Ganesha is a deity that is part of the mythical pantheon in India. Ganesh is invocated as the most important deity for the Remover of Obstacles in the Indian Mythology.
What Actually is Mythology
Interestingly the word “Myth” is related to “Mother” and "Matter.” Myth is the womb of creation.
Myth is the story in the collective imagination that explains the infinite mystery of our existence.
The Gods and Goddesses of Indian “Mythology” are symbols of states of consciousness. Usually states of higher and expanded consciousness which are told in a legendary format. The sequence of the story (legend) triggers a “eureka” experience. This connects oneself with the larger universe, usually experienced in an abstract fashion.
Symbolism of Ganesh
- Big Head - Introspective. He is interested in contemplation, meditation, he is a big thinker.
- Big Flapping Ears - The best listener. Not only does he listen with his ears, but with his heart, soul and mind.
- Elephants Trunk - represents Strength and discernment. It can uproot a tree but also find a needle in a hay stack.
- 2 Tusks - One is broken and one is whole - Represents the idea that life always comes in opposites. Joy and suffering, hot and cold. Without contrast there will be no experience in life.
- Big Tummy - Ganesh can digest the problems of the world.
- Feet - One foot on the ground and one foot raised - Ganesh lives in both the Absolute and the relative.
- Rat - Next to his feet - represents the temptation that is always there, even in enlightened beings, (Leish-a-Vidya).
More Archetypal Behaviours that are Within Our Consciousness
- Ganesh is the symbolic representation of the state of consciousness in which all obstacles are transformed into opportunities.
- Ganesha is the embodiment of fearlessness. Knowing there is no “other” will mean you cannot conceive fear. Knowing I and the universe are one.
- Playfulness, grace.
- The lord of all protectors of knowledge. “Gana” = Protector/guardian.
- Ganesh is the epitome of earth element.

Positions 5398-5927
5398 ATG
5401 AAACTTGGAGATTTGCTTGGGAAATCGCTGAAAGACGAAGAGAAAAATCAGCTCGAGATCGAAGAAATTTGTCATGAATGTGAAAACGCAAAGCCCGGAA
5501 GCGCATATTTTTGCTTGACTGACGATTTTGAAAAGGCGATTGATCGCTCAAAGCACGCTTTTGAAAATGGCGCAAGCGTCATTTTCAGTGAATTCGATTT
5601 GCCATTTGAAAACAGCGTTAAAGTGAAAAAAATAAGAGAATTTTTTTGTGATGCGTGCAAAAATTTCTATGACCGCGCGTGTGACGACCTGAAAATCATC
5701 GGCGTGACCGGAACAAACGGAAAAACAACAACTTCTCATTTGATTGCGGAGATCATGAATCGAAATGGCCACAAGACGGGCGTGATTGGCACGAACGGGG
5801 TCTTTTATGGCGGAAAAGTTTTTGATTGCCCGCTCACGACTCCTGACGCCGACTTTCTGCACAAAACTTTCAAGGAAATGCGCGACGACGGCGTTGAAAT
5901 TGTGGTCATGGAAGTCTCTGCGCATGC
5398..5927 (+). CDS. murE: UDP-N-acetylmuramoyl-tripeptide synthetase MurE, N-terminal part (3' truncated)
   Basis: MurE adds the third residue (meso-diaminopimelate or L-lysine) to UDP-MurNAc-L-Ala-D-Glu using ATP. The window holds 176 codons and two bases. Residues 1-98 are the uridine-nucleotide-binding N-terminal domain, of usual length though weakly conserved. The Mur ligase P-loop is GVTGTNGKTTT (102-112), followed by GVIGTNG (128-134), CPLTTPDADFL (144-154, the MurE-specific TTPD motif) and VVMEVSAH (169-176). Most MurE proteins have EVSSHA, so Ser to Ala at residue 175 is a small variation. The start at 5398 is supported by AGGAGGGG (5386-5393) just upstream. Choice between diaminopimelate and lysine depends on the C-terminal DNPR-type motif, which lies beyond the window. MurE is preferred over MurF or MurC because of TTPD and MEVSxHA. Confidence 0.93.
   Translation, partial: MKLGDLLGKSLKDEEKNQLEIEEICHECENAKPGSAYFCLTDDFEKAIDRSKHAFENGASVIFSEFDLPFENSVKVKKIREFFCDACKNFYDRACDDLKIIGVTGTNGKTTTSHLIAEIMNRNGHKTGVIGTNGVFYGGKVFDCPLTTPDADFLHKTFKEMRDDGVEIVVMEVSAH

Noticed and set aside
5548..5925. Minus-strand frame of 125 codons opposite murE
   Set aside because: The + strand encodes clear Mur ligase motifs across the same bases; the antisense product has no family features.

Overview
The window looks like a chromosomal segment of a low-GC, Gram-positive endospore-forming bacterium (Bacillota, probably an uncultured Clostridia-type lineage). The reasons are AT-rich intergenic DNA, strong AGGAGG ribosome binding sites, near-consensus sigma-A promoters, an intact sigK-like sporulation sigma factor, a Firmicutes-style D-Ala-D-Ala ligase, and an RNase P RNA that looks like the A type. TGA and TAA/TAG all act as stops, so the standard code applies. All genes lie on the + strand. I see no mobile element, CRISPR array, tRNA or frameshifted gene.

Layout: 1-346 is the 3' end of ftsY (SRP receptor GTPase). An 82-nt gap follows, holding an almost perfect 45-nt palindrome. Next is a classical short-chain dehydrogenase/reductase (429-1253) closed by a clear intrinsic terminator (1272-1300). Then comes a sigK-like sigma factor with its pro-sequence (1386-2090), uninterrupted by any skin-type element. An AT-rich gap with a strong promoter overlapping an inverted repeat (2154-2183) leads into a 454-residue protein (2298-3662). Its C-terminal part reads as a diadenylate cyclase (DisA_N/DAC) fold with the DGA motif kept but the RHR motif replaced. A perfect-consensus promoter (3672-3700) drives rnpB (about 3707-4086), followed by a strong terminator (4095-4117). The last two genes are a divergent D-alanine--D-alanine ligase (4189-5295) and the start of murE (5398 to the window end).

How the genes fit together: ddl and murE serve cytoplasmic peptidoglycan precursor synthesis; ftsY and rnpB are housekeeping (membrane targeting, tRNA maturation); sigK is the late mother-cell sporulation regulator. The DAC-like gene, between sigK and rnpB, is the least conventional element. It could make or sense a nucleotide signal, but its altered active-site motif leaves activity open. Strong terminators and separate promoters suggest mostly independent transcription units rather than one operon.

We don’t worship Ganesh.
We invocate that state of consciousness in our own awareness so we can incarnate this higher consciousness in our being, thoughts, speech and in our activity.
Consciousness using symbolism can help us manifest our deepest desires. This is the role statues (murtis) and photos play.
The Leafy Green of Ganesh: Dronapuspi
While Duurva (Cynodon dactylon) is the grass of deity Ganesh, Dronapuspi (Leucas aspera) is the leafy green of Ganesh.
Dronapuspi is a great anti-viral and effectively cleanses the liver.
View the 21 Herbs for Ganesh Here:
- Machi Patra (Artemisia vulgaris)
- Brhati (Solanum indicum)
- Achyranthus aspera
- Evolulus alsionoides
- Tulsi (Ocimum sanctum)
- (Origanum marjorana)
- (Nerium olander)
- (Punica granati)
- Nirgundi (Vitex negundo)
- Jati (Jasmimum grandiflorum)
- (Bauhinia tomentosa)
- (Calotropis procera)
- (Datura stramonium)
- (Aegle Marmelos)
- (Ziziphus mauritiana)
- Amra (Mango/Mangifera indica)
- Devadaru (Cedrus deodarus)
- (Prosopis spicigera)
- Peepal – (Ficus religiosa)
- Arjuna (Terminalia arjuna)
Ritual for Ganesh Charuthi (Anninvesary of Ganesh)
Pick the medicinal leaves off the Dronapuspi plant and also collect the flowers for offering.
Interestingly, this herb is quite rare. However it is available once a year at the time of Ganesh's birthday (Ganesh Chaturthi).
Even more interestingly, it is said that during Ganesh Chatruthi, it is compulsory to take this herb as it's anti-viral properties are very relevant during the rainy season (Vrsa Rtu).
So, on Ganesh's birthday enjoy this herb as the 1st taste at lunch with some tamarind and plain rice.
Other Common Names of Ganesha: Vigneshwara, Ganapati.
Family Status: The step-son of Lord Shiva.
Dylan favourite Ganesh temple: Kanipakam Vinayaka Vari Devasthanam.